This most likely will be difficult to maintain as your mind wants to identify and define your world ceaselessly. Maybe you can only maintain this perspective briefly but hopefully you’ve had a taste of what’s being described. If you do the same experiment with your other senses you’ll find that they too occur in that same placeless place of awareness. The most difficult sense is vision/seeing, yet that succumbs to the same observation as all the rest if pursued. We have all grown up with the seemingly self evident knowledge that our sight is a record of what really is so it’s the most compelling of our senses to experience differently. With practice this becomes easier and easier to “see.”

OK, open your eyes.

So what does this have to do with a dream you might be thinking?

A dream is an experience that is happening entirely within consciousness, within my awareness within the dream. The entire scene, the landscape, any characters that appear in that landscape, any objects in that landscape that occupy space along with those characters are all happening within consciousness. A way of describing this would be to say that everything within the dream is the shape consciousness or awareness is taking at the moment it’s experienced or dreamed. The only “thing” actually present within a dream is consciousness/awareness.

In our experiment above we experienced how every sense we have is happening in the same place of awareness or consciousness. Now consider that your entire experience of your world is the experience you have of your senses. The chair you see before you is your experience of your sense of vision. If you touch the chair your experience of that touching is a combination of your vision seeing your hand touching the chair and the sense of touch as the skin on your hand meets the hardness of the chair. You’re probably thinking of this image as two things happening, the sense of touch and the sense of vision. But within that one placeless place of consciousness/awareness you are having a single experience where both touch and sight are occurring as one thing. Your experience is not of two separate things but of one experience within consciousness which your mind describes as two things happening together. Your ongoing experience is always one experience. You are always having a single experience within awareness that you perceive as many things. Many things is not the actual experience you’re having within that placeless place of consciousness/awareness.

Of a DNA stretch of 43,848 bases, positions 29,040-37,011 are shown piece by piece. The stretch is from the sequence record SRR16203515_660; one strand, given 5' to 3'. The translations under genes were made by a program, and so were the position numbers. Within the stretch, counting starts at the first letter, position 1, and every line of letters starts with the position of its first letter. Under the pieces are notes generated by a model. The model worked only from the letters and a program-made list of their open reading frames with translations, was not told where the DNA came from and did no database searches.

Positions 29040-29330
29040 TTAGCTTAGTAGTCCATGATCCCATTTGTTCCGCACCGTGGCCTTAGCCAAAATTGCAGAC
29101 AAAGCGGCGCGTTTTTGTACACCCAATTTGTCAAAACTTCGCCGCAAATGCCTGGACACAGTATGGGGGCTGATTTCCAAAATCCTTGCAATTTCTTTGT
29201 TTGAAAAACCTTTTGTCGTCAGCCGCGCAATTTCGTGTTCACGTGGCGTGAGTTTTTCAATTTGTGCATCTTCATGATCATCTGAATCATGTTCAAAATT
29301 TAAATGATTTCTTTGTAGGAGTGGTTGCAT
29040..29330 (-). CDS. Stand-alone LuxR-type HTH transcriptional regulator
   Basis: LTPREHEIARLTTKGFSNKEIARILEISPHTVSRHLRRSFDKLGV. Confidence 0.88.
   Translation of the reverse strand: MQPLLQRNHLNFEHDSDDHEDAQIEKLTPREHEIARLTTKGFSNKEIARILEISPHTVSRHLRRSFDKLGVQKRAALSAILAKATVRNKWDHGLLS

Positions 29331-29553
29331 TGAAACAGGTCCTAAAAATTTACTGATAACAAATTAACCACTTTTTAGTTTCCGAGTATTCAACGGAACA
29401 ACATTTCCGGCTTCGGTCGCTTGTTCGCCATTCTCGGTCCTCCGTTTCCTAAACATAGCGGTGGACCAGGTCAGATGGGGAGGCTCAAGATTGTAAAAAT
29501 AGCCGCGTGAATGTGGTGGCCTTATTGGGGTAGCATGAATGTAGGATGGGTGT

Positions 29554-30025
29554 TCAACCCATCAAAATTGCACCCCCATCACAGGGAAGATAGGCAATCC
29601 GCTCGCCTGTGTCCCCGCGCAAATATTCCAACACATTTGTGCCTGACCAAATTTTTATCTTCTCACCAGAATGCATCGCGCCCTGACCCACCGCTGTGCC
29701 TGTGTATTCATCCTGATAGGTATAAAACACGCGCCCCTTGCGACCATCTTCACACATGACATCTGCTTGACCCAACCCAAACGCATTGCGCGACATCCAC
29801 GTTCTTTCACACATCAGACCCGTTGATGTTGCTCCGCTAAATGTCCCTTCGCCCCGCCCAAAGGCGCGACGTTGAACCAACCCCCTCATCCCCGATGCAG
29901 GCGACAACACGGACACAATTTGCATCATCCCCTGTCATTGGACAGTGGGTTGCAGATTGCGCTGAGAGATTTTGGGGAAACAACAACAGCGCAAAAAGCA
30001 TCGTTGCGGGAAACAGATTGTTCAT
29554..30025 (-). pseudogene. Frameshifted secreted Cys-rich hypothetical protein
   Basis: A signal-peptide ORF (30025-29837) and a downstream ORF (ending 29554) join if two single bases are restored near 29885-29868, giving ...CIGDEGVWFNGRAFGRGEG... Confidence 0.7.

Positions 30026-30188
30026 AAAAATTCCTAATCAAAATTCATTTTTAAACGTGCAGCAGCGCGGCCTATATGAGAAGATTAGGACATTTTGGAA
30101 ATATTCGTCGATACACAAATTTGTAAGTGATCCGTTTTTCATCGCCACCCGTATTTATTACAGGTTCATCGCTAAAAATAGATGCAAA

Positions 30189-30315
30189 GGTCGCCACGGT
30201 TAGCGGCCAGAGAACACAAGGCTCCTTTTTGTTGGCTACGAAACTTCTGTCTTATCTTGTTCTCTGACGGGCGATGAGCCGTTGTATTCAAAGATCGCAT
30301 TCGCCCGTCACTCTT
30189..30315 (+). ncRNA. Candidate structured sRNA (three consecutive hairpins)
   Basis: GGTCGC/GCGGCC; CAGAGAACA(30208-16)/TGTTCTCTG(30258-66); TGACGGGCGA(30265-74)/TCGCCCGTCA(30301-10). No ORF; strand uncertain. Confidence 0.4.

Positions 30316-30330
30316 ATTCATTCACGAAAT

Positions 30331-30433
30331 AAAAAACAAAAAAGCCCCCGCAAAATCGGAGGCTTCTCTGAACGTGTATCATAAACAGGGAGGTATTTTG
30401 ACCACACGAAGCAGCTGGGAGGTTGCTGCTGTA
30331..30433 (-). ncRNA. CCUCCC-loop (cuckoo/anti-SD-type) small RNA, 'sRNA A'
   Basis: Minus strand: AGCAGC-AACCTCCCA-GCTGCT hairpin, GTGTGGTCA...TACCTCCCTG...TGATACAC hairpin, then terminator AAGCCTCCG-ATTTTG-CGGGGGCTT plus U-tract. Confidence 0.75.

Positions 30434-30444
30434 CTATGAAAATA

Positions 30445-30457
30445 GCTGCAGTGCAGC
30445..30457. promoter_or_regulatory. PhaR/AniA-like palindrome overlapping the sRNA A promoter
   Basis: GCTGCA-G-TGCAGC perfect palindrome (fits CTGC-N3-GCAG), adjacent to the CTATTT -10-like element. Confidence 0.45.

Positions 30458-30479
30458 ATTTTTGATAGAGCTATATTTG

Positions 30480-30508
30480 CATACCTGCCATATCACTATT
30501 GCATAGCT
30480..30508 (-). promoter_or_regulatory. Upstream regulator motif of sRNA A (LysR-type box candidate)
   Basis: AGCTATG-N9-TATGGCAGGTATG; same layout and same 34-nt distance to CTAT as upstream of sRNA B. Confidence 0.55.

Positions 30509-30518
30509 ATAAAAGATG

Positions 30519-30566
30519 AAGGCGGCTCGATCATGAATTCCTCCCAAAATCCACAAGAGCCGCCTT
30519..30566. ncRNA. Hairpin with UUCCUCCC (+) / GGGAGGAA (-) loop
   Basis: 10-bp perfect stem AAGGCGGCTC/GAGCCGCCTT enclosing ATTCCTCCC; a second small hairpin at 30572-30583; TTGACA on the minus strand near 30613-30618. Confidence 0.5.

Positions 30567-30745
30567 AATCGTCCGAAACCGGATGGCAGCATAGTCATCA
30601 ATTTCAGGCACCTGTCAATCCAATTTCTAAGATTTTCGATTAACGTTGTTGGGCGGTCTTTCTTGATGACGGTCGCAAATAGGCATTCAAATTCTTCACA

Now consider this, if your entire experience is the experience that’s appearing in this placeless place of consciousness then your experience of the outside world is always the experience of your senses that’s appearing within consciousness. Your experience is always what your senses tell you it is. You’re never experiencing a world out there as such but are always having the singular experience of the culmination of your senses as a single experience in this one placeless place of awareness/consciousness.

Now you could say, as I have, that your singular experience within consciousness is the input data of the objective outside world as perceived by your senses. That may be. What’s actually “out there” may or may not exist. But you can’t say what exists apart from your senses because you have no way to observe what’s “out there” other than through your senses. Your experience is always of your senses within awareness whether an objective “out there” exists or not. You only know the experience of the shape your senses are taking within awareness. You only know the experience of the shape your consciousness is taking now.

A dream is the shape your consciousness is taking as you dream. “Out there” is the shape your consciousness is taking while you’re awake. Are you sure they’re different? How can you tell? How would you prove it?